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Beep, beep! When Wile E. Coyote chases the Road Runner, he often runs off of the flat top of a cliff very high above the ground. In other words, he runs off of a plateau! A plateau (pronounced plah-toe) is an area of flat ground that is much higher than the surrounding area. Often, it also has one or more sides that are super steep. Plateaus are important because they are rich in minerals, making them good for mining and farming.

An image of a famous plateau at monument valley.

Plateaus are really high up!

How are Plateaus Formed? 

They can form in different ways, either by volcanic magma, lava, or erosion. Hot, molten rock called magma rises from the inside of the earth (the mantle). This process pushes the Earth’s surface upward to form a flat mountain. Lava can also spread from cracks in the Earth’s crust to create plateaus. Finally, water and glaciers can erode mountains, resulting in a plateau.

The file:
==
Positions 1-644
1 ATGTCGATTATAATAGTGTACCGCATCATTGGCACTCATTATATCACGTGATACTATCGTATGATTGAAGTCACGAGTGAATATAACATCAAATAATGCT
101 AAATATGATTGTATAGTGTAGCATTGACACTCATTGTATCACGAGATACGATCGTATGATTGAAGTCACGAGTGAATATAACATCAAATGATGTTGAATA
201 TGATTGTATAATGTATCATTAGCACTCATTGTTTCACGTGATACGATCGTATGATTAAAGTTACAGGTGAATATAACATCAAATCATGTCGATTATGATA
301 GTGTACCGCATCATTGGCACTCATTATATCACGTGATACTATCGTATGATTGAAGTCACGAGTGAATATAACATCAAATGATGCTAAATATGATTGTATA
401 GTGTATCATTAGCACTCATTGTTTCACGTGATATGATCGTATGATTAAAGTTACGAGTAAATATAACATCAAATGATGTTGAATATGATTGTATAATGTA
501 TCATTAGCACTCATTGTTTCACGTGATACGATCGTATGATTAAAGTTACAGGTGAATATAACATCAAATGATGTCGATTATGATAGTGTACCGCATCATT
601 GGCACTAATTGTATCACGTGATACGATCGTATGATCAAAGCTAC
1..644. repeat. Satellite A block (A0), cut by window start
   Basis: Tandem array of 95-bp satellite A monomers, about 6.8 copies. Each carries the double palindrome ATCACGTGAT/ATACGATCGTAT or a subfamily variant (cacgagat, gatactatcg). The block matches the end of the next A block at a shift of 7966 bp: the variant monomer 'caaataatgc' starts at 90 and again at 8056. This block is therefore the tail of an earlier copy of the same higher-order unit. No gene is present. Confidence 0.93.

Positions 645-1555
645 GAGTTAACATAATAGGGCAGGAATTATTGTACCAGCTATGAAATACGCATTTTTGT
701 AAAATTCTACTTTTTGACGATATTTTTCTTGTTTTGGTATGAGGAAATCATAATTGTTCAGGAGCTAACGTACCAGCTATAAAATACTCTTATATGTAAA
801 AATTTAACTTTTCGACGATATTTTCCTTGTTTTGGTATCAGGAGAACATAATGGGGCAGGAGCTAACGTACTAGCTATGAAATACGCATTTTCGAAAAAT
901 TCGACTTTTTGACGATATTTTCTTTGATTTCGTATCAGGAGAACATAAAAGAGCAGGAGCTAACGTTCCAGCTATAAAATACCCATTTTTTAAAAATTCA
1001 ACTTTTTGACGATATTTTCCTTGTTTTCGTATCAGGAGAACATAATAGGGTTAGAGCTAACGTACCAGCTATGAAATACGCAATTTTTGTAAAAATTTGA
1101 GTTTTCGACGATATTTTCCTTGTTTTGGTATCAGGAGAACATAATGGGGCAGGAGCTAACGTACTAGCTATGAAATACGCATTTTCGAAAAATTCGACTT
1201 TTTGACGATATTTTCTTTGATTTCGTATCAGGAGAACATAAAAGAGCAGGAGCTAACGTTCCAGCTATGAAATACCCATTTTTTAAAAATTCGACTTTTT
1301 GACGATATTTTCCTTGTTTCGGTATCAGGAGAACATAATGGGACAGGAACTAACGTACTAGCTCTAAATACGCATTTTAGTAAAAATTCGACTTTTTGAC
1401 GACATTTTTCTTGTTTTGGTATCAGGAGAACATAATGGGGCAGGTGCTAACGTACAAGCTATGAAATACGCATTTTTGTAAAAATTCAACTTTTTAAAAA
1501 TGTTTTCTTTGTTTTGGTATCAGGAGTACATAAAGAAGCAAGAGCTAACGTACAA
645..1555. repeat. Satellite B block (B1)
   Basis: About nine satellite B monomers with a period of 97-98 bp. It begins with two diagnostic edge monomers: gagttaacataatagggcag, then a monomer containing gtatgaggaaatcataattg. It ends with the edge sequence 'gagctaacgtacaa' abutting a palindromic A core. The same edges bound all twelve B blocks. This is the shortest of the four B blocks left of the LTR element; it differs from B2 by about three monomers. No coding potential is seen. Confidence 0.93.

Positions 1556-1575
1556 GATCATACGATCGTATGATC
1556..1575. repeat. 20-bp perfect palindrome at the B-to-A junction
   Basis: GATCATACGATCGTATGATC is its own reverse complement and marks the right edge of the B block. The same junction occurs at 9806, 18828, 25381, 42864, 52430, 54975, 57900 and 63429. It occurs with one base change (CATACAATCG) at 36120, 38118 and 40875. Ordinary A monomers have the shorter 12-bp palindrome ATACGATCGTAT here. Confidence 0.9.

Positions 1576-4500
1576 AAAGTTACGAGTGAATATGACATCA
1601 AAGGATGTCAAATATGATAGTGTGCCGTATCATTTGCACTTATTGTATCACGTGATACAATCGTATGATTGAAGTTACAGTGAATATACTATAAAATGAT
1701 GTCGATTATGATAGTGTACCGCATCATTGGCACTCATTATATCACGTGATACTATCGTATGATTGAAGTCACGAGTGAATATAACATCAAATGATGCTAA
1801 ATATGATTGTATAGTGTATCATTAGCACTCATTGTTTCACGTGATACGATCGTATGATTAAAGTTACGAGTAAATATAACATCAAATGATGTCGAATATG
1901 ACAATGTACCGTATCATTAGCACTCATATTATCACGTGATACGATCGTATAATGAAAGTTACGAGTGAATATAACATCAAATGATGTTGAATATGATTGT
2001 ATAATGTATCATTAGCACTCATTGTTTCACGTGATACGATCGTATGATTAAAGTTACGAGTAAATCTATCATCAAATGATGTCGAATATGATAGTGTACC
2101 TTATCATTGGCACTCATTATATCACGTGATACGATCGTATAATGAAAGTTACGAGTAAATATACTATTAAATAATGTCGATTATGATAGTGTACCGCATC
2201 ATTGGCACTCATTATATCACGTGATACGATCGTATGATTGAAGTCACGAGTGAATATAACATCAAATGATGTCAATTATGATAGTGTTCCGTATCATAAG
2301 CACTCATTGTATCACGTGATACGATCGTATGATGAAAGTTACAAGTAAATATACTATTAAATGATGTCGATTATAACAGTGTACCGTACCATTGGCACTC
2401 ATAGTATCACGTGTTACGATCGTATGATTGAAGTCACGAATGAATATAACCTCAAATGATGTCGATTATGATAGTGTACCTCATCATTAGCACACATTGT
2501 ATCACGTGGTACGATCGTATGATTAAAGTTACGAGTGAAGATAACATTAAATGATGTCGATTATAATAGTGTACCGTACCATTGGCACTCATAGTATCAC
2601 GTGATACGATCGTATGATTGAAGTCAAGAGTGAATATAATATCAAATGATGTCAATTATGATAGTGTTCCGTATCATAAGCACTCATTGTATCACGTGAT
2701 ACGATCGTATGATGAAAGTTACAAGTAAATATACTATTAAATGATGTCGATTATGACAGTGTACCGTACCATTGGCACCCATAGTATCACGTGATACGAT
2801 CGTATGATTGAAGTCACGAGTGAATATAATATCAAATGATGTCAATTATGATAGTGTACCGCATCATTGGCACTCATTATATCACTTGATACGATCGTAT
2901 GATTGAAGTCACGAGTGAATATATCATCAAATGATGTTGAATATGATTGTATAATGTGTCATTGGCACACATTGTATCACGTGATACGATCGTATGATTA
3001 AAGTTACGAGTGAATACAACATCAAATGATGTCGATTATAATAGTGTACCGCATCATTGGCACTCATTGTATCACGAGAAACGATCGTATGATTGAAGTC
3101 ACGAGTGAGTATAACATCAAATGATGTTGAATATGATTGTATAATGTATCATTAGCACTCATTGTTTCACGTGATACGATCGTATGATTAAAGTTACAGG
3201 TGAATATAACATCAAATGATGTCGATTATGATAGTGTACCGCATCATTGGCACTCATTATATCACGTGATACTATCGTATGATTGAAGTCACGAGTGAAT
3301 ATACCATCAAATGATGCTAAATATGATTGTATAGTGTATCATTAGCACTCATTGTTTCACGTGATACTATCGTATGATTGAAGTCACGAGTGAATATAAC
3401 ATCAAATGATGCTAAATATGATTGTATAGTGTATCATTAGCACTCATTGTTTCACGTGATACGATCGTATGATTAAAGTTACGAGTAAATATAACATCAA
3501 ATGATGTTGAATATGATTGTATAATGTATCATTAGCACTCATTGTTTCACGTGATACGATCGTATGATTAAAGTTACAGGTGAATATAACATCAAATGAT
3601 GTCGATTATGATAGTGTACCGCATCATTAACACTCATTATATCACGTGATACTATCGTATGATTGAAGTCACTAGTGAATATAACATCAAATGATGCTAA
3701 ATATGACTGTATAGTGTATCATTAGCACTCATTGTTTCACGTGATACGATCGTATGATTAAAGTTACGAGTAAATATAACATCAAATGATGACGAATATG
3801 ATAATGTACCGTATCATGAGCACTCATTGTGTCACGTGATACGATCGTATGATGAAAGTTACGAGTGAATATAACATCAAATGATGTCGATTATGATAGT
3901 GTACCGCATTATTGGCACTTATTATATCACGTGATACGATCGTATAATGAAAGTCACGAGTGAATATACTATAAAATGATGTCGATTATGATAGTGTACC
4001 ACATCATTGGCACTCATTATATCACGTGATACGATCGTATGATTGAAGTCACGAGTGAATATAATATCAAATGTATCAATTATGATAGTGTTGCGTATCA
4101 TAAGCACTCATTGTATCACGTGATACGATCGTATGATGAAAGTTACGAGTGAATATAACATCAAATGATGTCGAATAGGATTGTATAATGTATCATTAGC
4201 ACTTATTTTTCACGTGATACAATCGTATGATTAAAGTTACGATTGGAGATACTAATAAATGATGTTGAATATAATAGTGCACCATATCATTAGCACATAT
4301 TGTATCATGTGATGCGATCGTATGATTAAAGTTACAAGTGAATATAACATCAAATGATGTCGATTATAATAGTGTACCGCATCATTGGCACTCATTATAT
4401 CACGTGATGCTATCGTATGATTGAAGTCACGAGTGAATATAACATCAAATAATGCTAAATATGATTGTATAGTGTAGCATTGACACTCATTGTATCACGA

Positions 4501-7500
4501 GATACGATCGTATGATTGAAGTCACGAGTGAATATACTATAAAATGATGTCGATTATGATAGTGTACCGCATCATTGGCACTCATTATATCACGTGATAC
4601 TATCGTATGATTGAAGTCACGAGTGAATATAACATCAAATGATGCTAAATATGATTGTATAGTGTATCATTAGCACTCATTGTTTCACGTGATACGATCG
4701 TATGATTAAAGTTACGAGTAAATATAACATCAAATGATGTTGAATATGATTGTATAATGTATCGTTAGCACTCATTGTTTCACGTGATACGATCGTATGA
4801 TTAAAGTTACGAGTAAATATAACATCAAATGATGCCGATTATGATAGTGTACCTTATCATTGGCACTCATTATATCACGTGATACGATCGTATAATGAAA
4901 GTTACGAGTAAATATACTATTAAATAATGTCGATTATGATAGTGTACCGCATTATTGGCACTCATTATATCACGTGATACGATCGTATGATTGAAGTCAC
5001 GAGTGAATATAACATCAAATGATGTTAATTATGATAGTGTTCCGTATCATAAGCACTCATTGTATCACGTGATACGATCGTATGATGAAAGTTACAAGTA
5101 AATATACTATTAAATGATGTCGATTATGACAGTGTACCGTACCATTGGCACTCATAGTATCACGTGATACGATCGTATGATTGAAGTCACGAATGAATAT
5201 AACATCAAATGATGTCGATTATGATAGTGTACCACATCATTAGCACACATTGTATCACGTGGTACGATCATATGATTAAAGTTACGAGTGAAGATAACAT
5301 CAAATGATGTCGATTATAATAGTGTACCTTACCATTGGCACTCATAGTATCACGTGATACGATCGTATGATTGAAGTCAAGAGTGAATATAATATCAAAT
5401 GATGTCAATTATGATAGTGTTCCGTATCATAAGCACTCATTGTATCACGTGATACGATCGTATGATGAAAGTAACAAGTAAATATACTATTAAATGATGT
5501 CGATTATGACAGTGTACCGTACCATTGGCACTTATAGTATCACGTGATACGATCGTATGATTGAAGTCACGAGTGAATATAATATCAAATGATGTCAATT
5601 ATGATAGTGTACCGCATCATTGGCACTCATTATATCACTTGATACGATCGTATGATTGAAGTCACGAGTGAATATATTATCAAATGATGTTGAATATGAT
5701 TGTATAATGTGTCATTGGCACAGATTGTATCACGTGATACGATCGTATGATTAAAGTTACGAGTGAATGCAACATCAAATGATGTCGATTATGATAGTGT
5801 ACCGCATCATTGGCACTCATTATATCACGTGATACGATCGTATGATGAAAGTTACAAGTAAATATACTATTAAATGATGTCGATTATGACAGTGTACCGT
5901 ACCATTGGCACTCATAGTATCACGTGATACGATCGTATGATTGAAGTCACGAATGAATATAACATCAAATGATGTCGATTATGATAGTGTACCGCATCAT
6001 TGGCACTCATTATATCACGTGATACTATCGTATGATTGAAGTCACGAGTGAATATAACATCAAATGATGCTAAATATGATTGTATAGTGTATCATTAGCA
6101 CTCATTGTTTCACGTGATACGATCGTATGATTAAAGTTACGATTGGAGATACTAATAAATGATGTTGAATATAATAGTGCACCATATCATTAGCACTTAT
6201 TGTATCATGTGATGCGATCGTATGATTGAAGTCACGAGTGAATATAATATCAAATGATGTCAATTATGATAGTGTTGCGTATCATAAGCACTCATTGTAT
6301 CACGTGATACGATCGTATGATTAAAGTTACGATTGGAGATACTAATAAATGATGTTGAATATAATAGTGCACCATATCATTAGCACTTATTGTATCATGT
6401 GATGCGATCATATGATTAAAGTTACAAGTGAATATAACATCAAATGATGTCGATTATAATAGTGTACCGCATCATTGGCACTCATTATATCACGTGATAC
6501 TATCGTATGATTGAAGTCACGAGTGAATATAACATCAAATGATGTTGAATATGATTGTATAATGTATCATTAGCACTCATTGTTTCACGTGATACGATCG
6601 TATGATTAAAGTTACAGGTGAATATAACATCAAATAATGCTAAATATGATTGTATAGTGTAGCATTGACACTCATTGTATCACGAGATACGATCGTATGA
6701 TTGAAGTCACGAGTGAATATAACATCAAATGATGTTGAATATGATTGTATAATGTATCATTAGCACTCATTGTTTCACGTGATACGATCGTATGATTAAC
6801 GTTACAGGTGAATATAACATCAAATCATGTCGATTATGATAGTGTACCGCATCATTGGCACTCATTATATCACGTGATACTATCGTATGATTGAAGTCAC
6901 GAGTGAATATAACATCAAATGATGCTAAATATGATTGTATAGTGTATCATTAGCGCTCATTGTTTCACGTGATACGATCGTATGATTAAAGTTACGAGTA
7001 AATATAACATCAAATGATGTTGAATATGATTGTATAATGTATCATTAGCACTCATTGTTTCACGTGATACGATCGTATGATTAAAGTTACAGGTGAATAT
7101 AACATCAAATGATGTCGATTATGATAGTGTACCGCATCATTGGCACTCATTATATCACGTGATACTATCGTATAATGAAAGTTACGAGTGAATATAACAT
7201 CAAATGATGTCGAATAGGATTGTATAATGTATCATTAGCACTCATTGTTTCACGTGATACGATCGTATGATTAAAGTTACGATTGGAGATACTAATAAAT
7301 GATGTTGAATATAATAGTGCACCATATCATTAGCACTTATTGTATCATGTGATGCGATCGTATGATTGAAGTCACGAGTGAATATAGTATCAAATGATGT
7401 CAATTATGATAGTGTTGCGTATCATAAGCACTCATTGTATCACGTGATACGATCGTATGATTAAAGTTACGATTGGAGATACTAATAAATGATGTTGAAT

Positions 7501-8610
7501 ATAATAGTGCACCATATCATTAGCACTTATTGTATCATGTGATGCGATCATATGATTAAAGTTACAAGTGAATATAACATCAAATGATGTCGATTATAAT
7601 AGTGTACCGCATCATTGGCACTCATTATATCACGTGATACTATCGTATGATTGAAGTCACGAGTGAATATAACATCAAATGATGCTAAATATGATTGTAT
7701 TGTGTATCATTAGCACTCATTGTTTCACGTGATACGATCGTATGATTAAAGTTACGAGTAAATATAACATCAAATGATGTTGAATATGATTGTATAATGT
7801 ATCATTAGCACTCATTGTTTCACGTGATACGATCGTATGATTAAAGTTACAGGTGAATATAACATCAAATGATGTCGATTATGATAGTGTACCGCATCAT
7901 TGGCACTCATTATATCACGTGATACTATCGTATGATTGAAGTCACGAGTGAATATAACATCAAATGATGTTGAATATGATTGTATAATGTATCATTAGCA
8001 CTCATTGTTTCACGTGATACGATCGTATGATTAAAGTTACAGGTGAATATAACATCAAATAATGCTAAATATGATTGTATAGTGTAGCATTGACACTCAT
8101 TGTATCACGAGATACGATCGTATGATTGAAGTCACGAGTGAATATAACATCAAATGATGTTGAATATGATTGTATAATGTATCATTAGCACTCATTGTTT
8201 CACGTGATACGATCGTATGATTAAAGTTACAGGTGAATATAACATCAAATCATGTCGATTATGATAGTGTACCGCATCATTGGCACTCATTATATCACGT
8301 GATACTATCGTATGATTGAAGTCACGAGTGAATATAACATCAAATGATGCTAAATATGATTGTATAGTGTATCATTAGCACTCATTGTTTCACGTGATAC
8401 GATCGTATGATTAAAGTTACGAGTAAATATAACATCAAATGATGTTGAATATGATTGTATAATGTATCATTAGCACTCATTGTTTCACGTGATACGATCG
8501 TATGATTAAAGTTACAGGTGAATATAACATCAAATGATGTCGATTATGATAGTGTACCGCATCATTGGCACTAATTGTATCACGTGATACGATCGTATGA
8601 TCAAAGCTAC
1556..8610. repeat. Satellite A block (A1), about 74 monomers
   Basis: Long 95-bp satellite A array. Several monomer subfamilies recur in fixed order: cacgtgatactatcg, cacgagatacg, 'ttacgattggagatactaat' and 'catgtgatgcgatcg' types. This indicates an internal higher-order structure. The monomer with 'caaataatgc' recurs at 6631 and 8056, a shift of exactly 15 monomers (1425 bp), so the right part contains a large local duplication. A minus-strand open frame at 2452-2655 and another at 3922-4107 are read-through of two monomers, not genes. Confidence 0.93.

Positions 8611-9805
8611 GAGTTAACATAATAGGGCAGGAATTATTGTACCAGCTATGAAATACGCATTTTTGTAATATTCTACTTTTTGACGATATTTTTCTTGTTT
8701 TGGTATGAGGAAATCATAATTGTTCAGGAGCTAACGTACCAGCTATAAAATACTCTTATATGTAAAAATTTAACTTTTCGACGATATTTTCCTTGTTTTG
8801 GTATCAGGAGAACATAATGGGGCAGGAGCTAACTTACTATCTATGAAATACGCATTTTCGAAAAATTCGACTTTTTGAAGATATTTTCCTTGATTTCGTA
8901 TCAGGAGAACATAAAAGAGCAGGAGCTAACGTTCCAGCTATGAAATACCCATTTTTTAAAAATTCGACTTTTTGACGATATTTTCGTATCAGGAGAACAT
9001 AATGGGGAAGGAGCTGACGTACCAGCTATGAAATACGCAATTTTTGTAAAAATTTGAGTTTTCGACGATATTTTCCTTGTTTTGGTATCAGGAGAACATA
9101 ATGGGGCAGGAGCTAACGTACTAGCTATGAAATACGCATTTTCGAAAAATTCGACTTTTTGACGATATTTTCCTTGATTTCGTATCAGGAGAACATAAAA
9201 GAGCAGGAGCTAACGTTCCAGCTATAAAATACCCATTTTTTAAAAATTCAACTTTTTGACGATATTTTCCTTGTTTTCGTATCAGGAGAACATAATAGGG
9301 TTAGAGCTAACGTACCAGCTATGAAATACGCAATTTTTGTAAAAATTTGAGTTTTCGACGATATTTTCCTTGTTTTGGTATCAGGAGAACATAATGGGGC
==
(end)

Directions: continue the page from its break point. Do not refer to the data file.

In the video, go to 1 minute and 30 seconds to hear a short explanation of a plateau.

Plateau Classification

By the Surrounding Environment

Plateaus are classified based on the landmarks around them. Intermontane plateaus are the highest type and surrounded by mountains, like the Tibetan plateauPiedmont plateaus like the Patagonian plateau in Argentina have mountains on one side and a plain or a sea on the otherContinental plateaus have plains or seas around them and are far from any mountains, like the Antarctic plateau

By the Formation Process

We can also classify plateaus by how they form. 
  • Dissected plateaus are the result of colliding tectonic plates that push Earth’s crust upward. One example is the Colorado Plateau, which has risen about a centimeter per year for more than 10 million years
  • Volcanic plateaus form because of many small volcanic eruptions. The lava from the eruptions builds up to create a plateau, such as the North Island Volcanic plateau in New Zealand

    An image of Monument Valley, with several plateaus visible.

    Tectonic plate shifts can create plateaus like these.